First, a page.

Availability of data and materials

The datasets used and/or analysed during the current study are available from the corresponding author on reasonable request.



Aboriginal Drug and Alcohol Network


Aboriginal Health and Medical Research Council of NSW


Alcohol and other drugs


Chief executive officers


Continuous quality improvement


Non-government organisation


New South Wales


Primary Health Network


  1. United Nations. 3.5 Strengthen the prevention and treatment of substance abuse, including narcotic drug abuse and harmful use of alcohol. 2020 [cited 2020 15 June]; Available from:

  2. Gray D, Cartwright K, Stearne A, Saggers S, Wilkes E, Wilson M. Review of the harmful use of alcohol among Aboriginal and Torres Strait Islander people. Aust Ind HealthInfoNet. 2018;18(1):42. Retrieved on 12/12/2020 from:

  3. Australian Institute of Health and Welfare. Alcohol treatment guidelines. 2019 [cited 2020 15 June]; Available from:

  4. Kirmayer LJ. Rethinking cultural competence. Transcult Psychiatr. 2012;49(2):149–64.

    Article  Google Scholar 

  5. Downing R, Kowal E, Paradies Y. Indigenous cultural training for health workers in Australia. Int J Qual Health Care. 2011;23(3):247–57.

    Article  PubMed  Google Scholar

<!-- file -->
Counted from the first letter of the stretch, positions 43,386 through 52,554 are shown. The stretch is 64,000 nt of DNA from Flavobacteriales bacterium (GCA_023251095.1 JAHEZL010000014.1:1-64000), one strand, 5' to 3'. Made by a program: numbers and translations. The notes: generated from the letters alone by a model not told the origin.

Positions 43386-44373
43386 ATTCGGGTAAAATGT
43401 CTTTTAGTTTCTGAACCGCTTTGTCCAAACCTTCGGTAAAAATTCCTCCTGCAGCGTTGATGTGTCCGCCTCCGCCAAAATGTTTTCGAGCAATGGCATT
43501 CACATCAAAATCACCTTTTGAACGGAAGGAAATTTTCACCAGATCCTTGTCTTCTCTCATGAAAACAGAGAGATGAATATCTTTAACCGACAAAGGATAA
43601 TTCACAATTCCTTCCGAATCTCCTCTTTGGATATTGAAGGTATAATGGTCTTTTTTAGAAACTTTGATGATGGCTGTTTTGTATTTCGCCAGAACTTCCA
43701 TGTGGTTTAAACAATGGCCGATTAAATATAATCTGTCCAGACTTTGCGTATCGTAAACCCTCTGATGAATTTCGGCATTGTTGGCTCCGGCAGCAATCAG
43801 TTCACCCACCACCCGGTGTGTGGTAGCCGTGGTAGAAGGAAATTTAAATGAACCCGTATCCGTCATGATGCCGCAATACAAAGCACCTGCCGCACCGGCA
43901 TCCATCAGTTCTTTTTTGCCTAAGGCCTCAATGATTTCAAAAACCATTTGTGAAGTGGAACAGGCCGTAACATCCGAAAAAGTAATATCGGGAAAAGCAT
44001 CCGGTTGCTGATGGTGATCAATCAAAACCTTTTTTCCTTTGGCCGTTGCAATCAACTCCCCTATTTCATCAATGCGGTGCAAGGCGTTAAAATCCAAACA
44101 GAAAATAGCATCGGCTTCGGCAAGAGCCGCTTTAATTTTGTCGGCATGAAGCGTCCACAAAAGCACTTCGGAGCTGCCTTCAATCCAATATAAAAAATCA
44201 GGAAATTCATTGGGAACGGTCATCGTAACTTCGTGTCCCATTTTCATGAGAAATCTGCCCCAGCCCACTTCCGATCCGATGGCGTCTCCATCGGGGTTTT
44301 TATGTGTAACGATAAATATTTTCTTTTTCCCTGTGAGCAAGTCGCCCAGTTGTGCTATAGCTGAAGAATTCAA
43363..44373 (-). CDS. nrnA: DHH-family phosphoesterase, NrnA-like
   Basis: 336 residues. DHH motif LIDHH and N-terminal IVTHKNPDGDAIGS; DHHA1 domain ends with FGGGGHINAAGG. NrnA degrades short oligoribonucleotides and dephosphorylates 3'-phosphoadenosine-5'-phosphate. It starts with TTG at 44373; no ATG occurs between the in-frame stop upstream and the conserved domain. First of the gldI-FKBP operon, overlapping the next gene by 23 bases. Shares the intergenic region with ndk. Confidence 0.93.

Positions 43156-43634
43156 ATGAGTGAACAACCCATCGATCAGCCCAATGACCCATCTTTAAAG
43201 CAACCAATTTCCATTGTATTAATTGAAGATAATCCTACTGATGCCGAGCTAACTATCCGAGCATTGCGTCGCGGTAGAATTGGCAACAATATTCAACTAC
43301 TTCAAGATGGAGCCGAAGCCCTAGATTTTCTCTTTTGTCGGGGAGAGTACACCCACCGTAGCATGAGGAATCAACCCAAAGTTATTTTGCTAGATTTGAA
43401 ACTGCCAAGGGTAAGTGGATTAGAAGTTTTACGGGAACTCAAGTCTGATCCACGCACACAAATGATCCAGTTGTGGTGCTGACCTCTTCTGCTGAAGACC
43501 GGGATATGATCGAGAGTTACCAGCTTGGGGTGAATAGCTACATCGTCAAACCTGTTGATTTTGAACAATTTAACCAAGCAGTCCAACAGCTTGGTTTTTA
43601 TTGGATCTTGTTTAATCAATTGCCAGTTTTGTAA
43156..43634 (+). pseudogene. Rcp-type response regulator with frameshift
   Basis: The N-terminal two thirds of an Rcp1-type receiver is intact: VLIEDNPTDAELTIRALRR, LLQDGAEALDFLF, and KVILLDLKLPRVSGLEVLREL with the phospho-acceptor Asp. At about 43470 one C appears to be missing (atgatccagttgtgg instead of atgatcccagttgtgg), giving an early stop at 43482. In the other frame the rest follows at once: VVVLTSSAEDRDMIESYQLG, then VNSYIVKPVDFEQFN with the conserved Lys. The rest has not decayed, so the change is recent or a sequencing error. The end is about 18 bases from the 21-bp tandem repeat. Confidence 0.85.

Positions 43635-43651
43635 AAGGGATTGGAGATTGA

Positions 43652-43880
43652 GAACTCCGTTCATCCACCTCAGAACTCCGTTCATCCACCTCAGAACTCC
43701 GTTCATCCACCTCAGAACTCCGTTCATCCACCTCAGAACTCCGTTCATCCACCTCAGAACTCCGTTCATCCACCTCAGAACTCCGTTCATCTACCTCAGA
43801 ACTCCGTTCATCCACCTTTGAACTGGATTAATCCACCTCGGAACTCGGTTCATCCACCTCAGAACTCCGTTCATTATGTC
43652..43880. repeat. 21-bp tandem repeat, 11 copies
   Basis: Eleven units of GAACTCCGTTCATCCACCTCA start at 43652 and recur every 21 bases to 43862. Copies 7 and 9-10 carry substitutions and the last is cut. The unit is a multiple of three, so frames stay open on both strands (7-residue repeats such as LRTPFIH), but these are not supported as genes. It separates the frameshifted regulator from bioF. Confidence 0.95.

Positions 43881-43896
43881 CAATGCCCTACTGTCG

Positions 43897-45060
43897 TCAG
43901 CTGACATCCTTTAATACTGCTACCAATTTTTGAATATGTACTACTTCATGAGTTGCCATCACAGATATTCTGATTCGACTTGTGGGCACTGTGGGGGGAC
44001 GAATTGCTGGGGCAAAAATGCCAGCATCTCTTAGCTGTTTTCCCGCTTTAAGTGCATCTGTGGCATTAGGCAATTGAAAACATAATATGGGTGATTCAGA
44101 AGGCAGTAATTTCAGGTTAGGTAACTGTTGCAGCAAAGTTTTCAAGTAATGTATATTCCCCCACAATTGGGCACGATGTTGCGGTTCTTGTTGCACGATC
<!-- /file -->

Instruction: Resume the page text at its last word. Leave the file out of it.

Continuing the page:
6. Williams DR, Lawrence JA, Davis BA. Racism and health: evidence and needed research. Annu Rev Public Health. 2019;40(1):105–25.

    Article  PubMed  PubMed Central  Google Scholar 

  7. Wallace, R, and J Allan. NADA Practice Resource: Alcohol & other Drugs Treatment Guidelines for Working with Aboriginal & Torres Strait Islander People In a Non-Aboriginal Setting. 2019 [cited 2020 29 June]; Available from:

  8. Callejas, L.M. and M. Hernandez, Reframing the Concept of Cultural Competence to Enhance Delivery of Behavioral Health Services to Culturally Diverse Populations, in Foundations of Behavioral Health, B.L. Levin and A. Hanson, Editors. 2020, Springer International Publishing: Cham p 321-335.

  9. Guerrero EG, Khachikian T, Frimpong JA, Kong Y, Howard DL, Hunter S. Drivers of continued implementation of cultural competence in substance use disorder treatment. J Subst Abus Treat. 2019;105:5–11.

    Article  Google Scholar 

  10. Chae D, et al. Effectiveness of cultural competence educational interventions on health professionals and patient outcomes: A systematic review. Jpn J Nurs Sci. 2020:e12326.